This potential bias in the CPI raised questions, too, about the accuracy of the PPI. CPI measures changes in the prices of goods (such as milk and appliances) and services (such as rent and auto repair) bought by households, while the PPI measures inflation for goods (for example, steel girders and cases of tomato paste) and services (for example, accounting and legal services) bought and sold by businesses. A true picture of the inflationary pressures facing an economy requires an accurate measurement of both the CPI and the PPI.

Fixing what’s broken

The issues first raised in the United States had ramifications for statistical offices around the world. In response, the international organizations concerned with inflation measures formed the Intersecretariat Working Group on Price Statistics. Atop that group’s agenda was the development of new manuals on best practices for price indices. The IMF’s Statistics Department, which is the primary provider of technical assistance on inflation-related statistical topics and is heading the effort to develop international standards for the PPI (see box), was asked to take the lead in improving producer price statistics.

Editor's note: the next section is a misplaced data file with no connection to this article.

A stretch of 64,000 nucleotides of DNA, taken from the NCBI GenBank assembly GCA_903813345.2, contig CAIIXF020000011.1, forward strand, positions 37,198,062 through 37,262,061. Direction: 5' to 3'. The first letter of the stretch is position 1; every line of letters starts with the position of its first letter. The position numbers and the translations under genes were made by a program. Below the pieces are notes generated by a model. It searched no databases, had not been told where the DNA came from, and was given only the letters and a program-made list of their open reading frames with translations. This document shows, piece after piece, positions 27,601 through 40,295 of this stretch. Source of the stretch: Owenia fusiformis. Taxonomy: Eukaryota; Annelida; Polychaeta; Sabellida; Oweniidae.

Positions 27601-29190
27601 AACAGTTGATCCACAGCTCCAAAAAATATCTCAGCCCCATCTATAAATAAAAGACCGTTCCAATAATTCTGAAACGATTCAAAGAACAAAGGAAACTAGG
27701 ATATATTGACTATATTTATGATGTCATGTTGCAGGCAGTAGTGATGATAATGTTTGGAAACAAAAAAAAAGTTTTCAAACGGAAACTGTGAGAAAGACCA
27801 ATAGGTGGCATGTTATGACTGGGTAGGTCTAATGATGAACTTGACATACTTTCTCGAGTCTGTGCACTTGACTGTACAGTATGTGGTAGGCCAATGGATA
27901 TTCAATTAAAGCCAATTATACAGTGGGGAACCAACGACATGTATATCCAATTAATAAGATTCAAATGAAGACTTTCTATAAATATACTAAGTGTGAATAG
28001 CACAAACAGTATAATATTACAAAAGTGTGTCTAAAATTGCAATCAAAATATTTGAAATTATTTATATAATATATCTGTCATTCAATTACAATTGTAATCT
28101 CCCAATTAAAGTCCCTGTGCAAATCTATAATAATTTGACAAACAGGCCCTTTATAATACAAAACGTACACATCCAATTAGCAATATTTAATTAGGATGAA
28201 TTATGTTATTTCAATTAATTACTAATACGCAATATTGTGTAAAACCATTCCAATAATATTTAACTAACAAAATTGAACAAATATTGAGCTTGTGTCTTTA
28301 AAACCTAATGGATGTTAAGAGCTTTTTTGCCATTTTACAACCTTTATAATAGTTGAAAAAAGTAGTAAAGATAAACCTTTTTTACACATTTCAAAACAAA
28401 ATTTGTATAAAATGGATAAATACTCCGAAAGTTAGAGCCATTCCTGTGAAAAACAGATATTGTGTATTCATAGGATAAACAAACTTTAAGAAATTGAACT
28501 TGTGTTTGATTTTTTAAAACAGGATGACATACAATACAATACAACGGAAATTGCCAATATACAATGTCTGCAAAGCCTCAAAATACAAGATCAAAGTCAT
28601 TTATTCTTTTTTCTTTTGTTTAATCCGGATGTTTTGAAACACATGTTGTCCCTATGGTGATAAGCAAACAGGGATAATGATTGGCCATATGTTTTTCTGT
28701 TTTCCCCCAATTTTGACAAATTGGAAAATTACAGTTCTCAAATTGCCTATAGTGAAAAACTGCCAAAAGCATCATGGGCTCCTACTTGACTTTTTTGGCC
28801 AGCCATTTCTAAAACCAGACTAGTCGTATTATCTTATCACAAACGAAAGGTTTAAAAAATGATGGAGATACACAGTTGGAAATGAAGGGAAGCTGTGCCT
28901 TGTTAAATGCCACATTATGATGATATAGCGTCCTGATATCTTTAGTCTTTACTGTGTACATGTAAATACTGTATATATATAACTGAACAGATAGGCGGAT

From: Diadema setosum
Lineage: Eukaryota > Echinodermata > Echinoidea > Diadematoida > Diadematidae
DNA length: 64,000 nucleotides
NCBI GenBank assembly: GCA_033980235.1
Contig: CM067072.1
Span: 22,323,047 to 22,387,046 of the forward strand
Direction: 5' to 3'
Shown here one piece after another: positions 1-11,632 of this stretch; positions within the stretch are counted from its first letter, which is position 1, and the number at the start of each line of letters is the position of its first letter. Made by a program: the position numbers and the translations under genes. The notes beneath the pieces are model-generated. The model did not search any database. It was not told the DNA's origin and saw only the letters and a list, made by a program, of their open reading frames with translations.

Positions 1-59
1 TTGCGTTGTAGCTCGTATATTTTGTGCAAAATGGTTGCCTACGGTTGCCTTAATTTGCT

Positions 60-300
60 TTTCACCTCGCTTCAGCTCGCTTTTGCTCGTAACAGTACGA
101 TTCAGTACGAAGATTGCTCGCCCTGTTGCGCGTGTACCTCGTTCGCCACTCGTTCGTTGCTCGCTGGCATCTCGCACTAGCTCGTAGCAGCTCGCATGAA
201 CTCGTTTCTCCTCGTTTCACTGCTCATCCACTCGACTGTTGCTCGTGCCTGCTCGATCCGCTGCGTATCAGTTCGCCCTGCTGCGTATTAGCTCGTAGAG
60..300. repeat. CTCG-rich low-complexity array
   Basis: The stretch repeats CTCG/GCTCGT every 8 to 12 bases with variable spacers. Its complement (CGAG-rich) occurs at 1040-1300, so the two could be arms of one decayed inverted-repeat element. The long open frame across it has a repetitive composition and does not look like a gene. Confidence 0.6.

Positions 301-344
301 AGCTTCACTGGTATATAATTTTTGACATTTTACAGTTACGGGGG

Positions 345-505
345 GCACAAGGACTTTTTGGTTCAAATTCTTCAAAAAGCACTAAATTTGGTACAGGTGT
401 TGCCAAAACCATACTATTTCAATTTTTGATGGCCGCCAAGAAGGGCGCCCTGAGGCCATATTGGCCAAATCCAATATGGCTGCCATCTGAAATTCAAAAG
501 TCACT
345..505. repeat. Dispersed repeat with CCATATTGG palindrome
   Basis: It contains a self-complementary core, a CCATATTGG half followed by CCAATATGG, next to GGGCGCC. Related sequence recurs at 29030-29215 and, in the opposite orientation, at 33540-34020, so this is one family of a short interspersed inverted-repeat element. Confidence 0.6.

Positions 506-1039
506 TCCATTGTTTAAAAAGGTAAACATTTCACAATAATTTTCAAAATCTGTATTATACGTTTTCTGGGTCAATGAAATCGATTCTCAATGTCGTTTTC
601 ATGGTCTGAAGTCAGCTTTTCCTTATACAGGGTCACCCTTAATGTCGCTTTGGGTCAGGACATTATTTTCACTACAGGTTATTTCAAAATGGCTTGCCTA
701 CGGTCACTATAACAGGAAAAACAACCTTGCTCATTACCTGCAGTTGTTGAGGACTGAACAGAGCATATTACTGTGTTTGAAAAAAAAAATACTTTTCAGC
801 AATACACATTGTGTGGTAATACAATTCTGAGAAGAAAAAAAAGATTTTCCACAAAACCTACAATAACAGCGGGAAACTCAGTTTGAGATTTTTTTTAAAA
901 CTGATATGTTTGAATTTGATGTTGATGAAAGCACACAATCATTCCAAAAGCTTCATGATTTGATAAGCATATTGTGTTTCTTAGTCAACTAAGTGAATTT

Under its guidance, preparation of the new manual focused on recent developments in relevant statistical theory and practice as well as key changes in the economy and weaknesses that had been identified in current practices. In particular, the IMF Statistics Department identified six weaknesses:

Problems in standard fixed baskets. Advances in index number theory have pointed to weaknesses in the standard fixed basket (Laspeyres-type) indices commonly used to develop a PPI. The manual suggests that a better market basket is one that includes both current and comparison periods (symmetric index) in the calculation. Three such indices—the Fisher Ideal index, the Walsh index, and the Törnqvist index—offer more sophisticated approaches.

Low-level indices. Recent evidence suggests that there is a significant potential for upward bias in lowlevel indices where prices for detailed products, such as sheets of rolled aluminum, are first combined to produce an index. Currently, low-level indices are compiled as an unweighted, simple average of price observations. This generally gives more importance to products with larger price changes than to those with small or declining price changes. The manual recommends that geometric averages of price changes be used to help resolve this problem and that detailed product weights information be obtained to compute weighted averages.

Quality differences. At present, no, or inadequate, adjustments are made for quality differences among existing and new products. If no adjustments are made for quality differences, price differences due to improved quality are counted as price changes. Newer statistical models, such as “hedonic” regression analysis, permit compilers to measure the quality component and adjust for the quality contribution using standard index number methods.